Take this example: http://codepen.io/anon/pen/NqBQJd

Click on the About tab. You’ll see an alert box with three different ways of trying to detect the active view. According to $ionicHistory, it’s already changed to tabs.about (beforeLeave!!) so that’s wrong. According to ion-view[nav-view=“active”], it’s still home (correct). And according to ion-nav-view[nav-view=“active”] it’s the about tab (also wrong if we follow the docs).
Now here’s where it becomes interesting. Click on home and about again. You’ll notice that when the about tab is cached, ion-nav-view active all of a sudden does become home. So the first time it’s wrong, the second time it’s correct.

Here’s another example of where it goes wrong, this time trying to cancel changing states. If beforeLeave worked correctly, and the active view would still be the one you’re about to leave, you could expect to easily cancel that process. Here’s an example, trying to cancel going to the about that from beforeLeave: http://codepen.io/anon/pen/pJOzNV

Well that did nothing (this bug has been reported). Okay, let’s try another way, using $stateChangeStart: http://codepen.io/anon/pen/OVoLWp
This did something. The about tab content does not get loaded, but about still becomes the active tab. This is the same discrepancy we saw before. Ion-view cancels correctly and keeps home as active, but ion-nav-view ignores this and changes the tab anyway. Again this would work differently if about was already cached. In that case, both home and about would be active.

Finally if you look at the actual code, you can see that in order to switch to a different view, you first need to register that view in history. Once you do that, the active view changes. Only afterwards do you start emitting leave events. If you want to do any cleanup that relies on the active view (like delegate handlers), or cancel changing views, you’re already too late.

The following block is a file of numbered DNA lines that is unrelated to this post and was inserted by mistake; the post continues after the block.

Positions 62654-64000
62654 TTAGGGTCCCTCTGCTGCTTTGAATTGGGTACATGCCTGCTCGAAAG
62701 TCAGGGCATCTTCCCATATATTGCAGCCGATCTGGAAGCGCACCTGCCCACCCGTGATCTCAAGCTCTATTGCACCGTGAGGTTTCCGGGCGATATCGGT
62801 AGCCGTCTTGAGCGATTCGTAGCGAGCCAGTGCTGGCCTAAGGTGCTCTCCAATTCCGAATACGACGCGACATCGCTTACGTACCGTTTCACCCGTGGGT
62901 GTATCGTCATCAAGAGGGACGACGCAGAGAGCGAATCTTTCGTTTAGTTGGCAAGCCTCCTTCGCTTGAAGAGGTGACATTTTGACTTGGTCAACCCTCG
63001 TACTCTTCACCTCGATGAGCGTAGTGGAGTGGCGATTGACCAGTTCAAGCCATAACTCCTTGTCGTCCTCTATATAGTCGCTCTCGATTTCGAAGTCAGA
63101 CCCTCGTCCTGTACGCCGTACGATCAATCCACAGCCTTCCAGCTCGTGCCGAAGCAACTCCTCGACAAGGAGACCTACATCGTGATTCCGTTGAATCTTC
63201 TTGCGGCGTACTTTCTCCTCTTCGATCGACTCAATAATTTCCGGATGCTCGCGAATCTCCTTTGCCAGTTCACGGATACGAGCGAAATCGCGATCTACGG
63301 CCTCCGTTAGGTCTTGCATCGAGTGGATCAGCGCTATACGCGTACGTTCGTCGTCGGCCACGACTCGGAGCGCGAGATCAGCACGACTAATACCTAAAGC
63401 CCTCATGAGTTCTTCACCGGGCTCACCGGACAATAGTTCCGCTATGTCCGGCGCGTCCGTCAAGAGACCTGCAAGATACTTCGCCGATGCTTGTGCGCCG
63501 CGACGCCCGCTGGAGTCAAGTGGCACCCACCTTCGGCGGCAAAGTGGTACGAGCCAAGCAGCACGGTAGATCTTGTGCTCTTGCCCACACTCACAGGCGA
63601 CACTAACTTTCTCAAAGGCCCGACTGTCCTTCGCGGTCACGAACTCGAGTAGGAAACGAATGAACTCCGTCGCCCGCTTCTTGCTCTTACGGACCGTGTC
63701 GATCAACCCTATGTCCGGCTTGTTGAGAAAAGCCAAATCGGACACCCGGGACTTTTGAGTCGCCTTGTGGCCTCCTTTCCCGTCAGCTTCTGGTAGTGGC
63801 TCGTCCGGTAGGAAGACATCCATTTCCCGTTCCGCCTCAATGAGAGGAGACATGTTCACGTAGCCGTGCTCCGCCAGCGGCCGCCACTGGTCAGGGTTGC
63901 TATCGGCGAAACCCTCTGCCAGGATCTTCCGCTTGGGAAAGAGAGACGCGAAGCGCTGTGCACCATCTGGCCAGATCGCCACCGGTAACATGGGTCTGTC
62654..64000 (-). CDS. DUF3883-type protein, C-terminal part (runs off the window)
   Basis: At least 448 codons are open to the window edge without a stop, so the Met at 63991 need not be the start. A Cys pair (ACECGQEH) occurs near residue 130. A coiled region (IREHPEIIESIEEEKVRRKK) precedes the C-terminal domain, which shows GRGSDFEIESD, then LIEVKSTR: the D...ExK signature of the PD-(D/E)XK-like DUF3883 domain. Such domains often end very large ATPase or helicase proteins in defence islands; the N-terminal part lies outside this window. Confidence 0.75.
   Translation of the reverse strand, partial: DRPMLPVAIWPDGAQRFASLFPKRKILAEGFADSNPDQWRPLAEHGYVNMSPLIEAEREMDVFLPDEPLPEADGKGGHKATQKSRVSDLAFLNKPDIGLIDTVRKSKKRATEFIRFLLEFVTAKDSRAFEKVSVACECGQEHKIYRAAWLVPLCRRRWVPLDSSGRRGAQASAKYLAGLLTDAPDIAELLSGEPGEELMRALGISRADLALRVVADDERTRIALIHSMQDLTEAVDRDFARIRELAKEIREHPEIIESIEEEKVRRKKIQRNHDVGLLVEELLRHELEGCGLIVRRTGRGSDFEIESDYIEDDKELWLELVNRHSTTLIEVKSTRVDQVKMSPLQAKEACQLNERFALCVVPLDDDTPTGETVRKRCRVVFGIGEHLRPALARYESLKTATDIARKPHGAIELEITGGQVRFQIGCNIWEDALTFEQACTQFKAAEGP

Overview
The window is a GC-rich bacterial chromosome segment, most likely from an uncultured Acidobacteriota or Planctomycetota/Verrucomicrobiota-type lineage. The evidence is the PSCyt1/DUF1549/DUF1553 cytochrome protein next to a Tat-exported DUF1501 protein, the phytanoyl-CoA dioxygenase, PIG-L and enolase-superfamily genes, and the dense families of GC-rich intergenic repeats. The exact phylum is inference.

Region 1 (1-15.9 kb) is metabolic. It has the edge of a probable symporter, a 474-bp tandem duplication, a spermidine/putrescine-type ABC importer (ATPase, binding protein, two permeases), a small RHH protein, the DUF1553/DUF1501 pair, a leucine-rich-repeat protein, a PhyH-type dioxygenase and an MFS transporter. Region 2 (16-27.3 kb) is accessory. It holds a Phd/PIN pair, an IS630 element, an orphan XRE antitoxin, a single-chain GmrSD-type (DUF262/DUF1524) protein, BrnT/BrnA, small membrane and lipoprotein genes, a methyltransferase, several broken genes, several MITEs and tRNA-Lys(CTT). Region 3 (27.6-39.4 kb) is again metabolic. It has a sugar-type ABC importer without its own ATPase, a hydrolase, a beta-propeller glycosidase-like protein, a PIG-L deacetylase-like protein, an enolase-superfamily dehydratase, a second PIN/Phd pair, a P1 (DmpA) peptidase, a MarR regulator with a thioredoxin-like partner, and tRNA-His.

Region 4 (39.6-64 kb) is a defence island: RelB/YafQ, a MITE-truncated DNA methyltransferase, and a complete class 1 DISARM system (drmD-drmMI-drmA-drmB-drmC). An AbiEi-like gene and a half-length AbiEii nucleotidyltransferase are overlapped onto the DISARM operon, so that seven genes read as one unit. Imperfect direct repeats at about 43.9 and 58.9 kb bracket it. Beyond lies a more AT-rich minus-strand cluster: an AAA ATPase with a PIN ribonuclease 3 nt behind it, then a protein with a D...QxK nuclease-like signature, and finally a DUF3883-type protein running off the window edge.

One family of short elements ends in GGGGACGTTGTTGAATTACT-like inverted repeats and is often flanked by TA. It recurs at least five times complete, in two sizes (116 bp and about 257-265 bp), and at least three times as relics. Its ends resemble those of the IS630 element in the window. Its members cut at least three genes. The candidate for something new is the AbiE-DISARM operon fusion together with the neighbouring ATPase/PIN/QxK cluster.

As you can see from my examples, it’s not just one thing. It works fine on the surface, but if you try anything slightly more complex, there are simply too many edge cases, discrepancies between Ionic and AngularUI Router, and downright bugs. This is why I’m advocating for a second look at this functionality.


@fjansen Respect, this is worthy reply

Give me some time to go through all these examples.


So is there any known possibility at the moment to cancel navigation? e.g. for showing a user a modal if he really wants to navigate away


Not if you’re using Ionic’s nav view, at least to my knowledge. There might be some hacked workaround, but it wasn’t immediately clear to me what that would be. Most likely related to $stateChangeStart, since that at least does something. It stops the new view from loading, though it still becomes the active one. So maybe you could reset the active view manually, not sure.


@Gajotres Wondering if you had any updates on this?


Unfortunately no, I’m away from forum lčast few days, I’ve been working on a big project. I’ll get to it when I come back. It’s in my TODO.